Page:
On Thursday, June 23, about 40 people gathered at the Idyllwild School multi-purpose room to discuss tolerance and diversity in Idyllwild in the wake of graffiti hate crimes that began in March 2010 and a subsequent and ongoing wave of graffiti incidents.

Carol McClintic discusses the next step during the Community Dialogue meeting. Photo by J.P. Crumrine

This “Community Dialogue,” using a discussion template developed by the Department of Justice (DOJ), was the followup to the June showing of the Holocaust themed documentary “Paper Clips.” This session was intended to be a facilitated discussion of the roots of intolerance and how, ultimately, to promote tolerance and mutual respect in Idyllwild.

DOJ facilitator James Williams III opened the dialogue by asking the attendees to share their first memories of discrimination, of stereotyping, and how much contact they have with people different from themselves

“What James [Williams] has for us here is not the solution,” said local organizer Bill Sanborn. “It is a process. The purpose is to dialogue together and to come together to find tangible, measurable outcomes, to be here to listen to what the others have to say. This is ‘our time.’”

Participants next discussed their recent experiences of discrimination, including any in Idyllwild, what the circumstances of those experiences were, and whether those kinds of experiences were frequent or rare.

After several specific and personal examples of local problems and expression of concern for safety, participants talked about what needed to happen in Hill communities for everyone to have more positive experiences with those who are different and to feel safe in the community.

Besides acts of religious and racial discrimination, participants expanded the conversation to include gender, sexual orientation and ethnic discrimination. Surprisingly to many in the audience, and contrary to the idyllic and Brigadoon-like image many have of Idyllwild, discussion revealed a community in which at least some feel unsafe and unappreciated for who they are. It also revealed a community in search of ways to come together, to discuss, to socialize and work to solve problems that could, if left hidden or unaddressed, change the character and complexion of Idyllwild.

Over and over in the 2-hour meeting, participants returned to the need for greater communication among Idyllwild’s disparate groups ­— with Hispanics, with gays, with parents of children in difficulty, with seniors, with young adults, with the wider community. One woman, acknowledging the need for engagement, said, “I can’t stay in my house with my door shut. We need community conversations.” Others spoke of the need to “show up” with regard to community problems, to stop denying that problems exist here, and to make personal commitments to help increase tolerance and mutual respect in the community. As DOJ’s Williams noted, “I can’t care for this place more than you can. This is, and needs to be, a grassroots effort.”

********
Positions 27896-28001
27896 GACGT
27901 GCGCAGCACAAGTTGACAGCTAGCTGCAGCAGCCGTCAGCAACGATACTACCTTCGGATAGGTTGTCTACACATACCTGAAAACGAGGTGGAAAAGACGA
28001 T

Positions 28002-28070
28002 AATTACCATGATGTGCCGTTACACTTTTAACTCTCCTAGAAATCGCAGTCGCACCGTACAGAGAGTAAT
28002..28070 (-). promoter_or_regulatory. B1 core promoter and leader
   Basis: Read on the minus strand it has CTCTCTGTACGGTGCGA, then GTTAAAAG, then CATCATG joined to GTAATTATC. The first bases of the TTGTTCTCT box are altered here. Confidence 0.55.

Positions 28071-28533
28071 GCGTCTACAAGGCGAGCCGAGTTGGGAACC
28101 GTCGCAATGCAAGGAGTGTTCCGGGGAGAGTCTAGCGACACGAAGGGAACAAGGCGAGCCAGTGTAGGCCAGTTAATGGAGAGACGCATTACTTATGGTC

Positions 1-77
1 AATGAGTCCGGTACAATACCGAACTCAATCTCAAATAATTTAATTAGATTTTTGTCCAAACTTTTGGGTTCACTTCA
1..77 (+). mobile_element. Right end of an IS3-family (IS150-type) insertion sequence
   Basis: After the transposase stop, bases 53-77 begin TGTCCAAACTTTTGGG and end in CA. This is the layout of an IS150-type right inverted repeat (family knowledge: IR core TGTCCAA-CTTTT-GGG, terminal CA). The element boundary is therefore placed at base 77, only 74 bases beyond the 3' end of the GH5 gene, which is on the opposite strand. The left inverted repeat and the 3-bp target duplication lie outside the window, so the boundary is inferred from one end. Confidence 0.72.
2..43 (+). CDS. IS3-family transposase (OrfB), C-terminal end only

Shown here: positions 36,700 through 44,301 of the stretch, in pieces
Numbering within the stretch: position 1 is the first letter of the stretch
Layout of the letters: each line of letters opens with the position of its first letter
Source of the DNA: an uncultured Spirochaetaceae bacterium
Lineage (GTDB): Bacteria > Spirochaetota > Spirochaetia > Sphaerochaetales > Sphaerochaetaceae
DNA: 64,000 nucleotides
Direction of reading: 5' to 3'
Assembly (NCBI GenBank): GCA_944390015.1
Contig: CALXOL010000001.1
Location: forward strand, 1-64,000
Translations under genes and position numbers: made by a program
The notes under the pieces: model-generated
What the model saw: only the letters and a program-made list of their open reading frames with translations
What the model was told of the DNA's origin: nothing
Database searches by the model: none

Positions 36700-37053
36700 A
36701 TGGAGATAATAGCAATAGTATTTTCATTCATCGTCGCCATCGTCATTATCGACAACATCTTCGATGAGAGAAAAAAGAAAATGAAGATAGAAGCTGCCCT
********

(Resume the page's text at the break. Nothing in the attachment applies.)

Some wanted solutions sooner than later, like apprehending the graffiti culprits or starting a Neighborhood Watch. Others wanted to discuss and delve more deeply into root causes of intolerance within the community, the creation of divisions, of stereotyping and incivility. In the end, there was a decision to continue the discussion at another meeting.

“Each person here please bring another to the next meeting,” said local organizer Pete Capparelli. “Wear a paper clip as a symbol of your opposition to intolerance.”

The next meeting, a potluck, is set for 6 p.m. Wednesday, July 20 at the Idyllwild School multi-purpose room. This is an opportunity for groups and people who don’t normally associate to come together for the community’s common good.

The March and September 2010 graffiti hate crimes were anti-Semitic in nature, with swastikas and slogans that even Sheriff’s investigators found shocking. During that same period, the Idyllwild Dog Park was tagged with the words “White Power.” Since this kind of public virulence had not been seen in Idyllwild previously, the meetings’ organizing group believed a community discussion both about the events and how to respond would be helpful.